Despite this we still regularly experience schools who have bought often very expensive technology without really knowing WHY they needed it and WHAT it would do to enhance their teaching and learning.

This isn’t a local phenomenon, there are well publicised high-profile cases where whole school districts in the US have done exactly this and then been lambasted for it in the media.  Surely this is putting the horse before the cart?

Every schools NEEDS to have a regularly updated technology plan (for want of a better term).  This plan needs to consider HOW the school sees its teaching and learning developing over the coming few years.  They need to understand how their use of technology should  develop over the next 3-5 years.  This plan WILL be out of date after 12 months and will need revising every year.  The plan needs to START with the educational outcomes that the school desires and NOT with the latest, best kit or what the neighbouring school has just purchased.  With the clear vision schools will understand what they want to achieve to then find the best way of achieving it.

If a school can explain their vision for HOW the piece of technology they want to purchase will enhance teaching and learning, explain how they are going to train staff and impliment it and how they expect the technologies use to develop over the next 3 years then there is a fair chance that technology will be used.

Unfortunately schools don’t often take the time to do this.  They jump on some technology because someone else has it or someone recommended it.  They buy it, it’s put in cupboards, no training is given, it gathers dust…  because no-one takes the time to ask what do I want to achieve BEFORE asking how can I achieve it…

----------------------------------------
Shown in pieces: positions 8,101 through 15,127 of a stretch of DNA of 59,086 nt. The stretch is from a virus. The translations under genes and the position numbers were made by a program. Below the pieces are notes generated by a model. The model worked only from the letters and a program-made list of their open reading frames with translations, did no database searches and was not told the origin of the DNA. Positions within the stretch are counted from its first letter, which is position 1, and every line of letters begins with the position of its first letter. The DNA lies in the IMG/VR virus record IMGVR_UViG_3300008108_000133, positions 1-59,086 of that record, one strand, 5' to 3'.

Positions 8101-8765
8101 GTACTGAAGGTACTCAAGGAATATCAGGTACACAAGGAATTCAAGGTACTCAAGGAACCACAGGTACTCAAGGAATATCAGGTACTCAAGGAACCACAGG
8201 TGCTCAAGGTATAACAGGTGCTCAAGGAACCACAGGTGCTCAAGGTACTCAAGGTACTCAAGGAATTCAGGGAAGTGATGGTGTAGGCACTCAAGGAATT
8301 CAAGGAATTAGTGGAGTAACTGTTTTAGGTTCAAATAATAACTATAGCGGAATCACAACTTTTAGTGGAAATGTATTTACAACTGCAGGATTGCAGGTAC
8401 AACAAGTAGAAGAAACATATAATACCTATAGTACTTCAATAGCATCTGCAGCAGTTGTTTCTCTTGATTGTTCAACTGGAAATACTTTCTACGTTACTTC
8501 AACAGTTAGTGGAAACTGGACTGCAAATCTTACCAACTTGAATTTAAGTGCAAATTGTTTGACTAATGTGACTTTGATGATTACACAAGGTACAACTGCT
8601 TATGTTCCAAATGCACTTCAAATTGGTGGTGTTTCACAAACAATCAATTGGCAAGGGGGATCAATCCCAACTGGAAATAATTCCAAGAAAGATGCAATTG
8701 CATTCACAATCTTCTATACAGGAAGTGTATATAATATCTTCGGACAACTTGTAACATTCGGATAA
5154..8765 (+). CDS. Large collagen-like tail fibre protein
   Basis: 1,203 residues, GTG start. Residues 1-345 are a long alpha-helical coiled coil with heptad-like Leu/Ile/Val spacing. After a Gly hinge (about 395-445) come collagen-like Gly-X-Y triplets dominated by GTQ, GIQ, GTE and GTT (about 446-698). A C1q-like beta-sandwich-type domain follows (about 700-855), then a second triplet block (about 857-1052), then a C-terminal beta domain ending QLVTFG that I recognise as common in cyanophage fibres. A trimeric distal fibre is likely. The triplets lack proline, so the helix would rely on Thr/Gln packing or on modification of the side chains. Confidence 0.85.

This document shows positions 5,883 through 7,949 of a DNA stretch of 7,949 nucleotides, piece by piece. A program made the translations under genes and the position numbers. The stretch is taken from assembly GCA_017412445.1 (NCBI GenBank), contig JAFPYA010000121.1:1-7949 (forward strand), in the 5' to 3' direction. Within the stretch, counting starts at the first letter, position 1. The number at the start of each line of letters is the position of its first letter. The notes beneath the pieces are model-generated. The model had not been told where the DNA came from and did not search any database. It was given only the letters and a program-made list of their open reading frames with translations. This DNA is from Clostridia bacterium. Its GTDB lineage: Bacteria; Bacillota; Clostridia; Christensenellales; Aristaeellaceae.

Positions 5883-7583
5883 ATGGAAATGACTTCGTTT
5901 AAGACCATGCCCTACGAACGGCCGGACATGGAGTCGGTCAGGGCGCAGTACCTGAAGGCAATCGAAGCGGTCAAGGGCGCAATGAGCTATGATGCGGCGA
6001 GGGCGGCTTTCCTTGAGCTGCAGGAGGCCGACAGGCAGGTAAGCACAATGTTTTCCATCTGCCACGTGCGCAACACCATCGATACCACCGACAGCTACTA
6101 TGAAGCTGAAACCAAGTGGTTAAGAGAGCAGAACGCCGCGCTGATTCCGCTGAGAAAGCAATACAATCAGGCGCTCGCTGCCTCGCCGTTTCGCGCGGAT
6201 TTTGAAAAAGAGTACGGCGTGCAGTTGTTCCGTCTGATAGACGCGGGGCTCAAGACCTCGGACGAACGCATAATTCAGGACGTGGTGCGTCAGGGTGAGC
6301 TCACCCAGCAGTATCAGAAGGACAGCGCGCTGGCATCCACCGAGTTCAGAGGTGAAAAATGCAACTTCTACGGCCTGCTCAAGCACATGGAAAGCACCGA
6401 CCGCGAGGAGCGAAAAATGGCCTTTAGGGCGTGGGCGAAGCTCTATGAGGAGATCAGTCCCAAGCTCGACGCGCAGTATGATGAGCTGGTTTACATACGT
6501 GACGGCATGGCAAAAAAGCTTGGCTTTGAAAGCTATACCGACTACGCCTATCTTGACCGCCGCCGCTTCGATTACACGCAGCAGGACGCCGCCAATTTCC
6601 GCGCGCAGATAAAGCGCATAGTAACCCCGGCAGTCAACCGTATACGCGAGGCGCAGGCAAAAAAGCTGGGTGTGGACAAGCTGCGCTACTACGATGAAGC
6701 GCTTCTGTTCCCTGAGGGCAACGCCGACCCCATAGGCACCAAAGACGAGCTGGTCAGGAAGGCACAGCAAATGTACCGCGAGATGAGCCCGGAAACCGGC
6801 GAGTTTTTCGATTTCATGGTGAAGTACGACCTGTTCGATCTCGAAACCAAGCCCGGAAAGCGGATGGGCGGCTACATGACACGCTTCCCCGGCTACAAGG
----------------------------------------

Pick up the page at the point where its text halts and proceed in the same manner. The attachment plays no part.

Technology is not the goal but a means to an end…

The Future of ICT in the UK National Curriculum – June 2012

Everyone with an interest in the future of ICT in UK schools has been waiting with bated breath to find out what will happen to ICT in the school Curriculum.

On 11th June Michael Gove sent a letter to the Curriculum Review panel (the full letter can be read on the DFE Website ) in which he explained his plan to continue the disapplication of the ICT SOW and related attainment targets, but he again stresses that ICT remains a COMPULSORY part of the curriculum. He also hinted at what is to come for ICT in the future including this paragraph;

…while it will be for schools to shape their own curricula, we will maintain a requirement for the teaching of art and design, design and technology, geography, history, ICT, music and physical education across all the primary years. Programmes of Study in these subjects will, however, be much shorter to allow for the maximum level of innovation at school level in the development of content in these areas.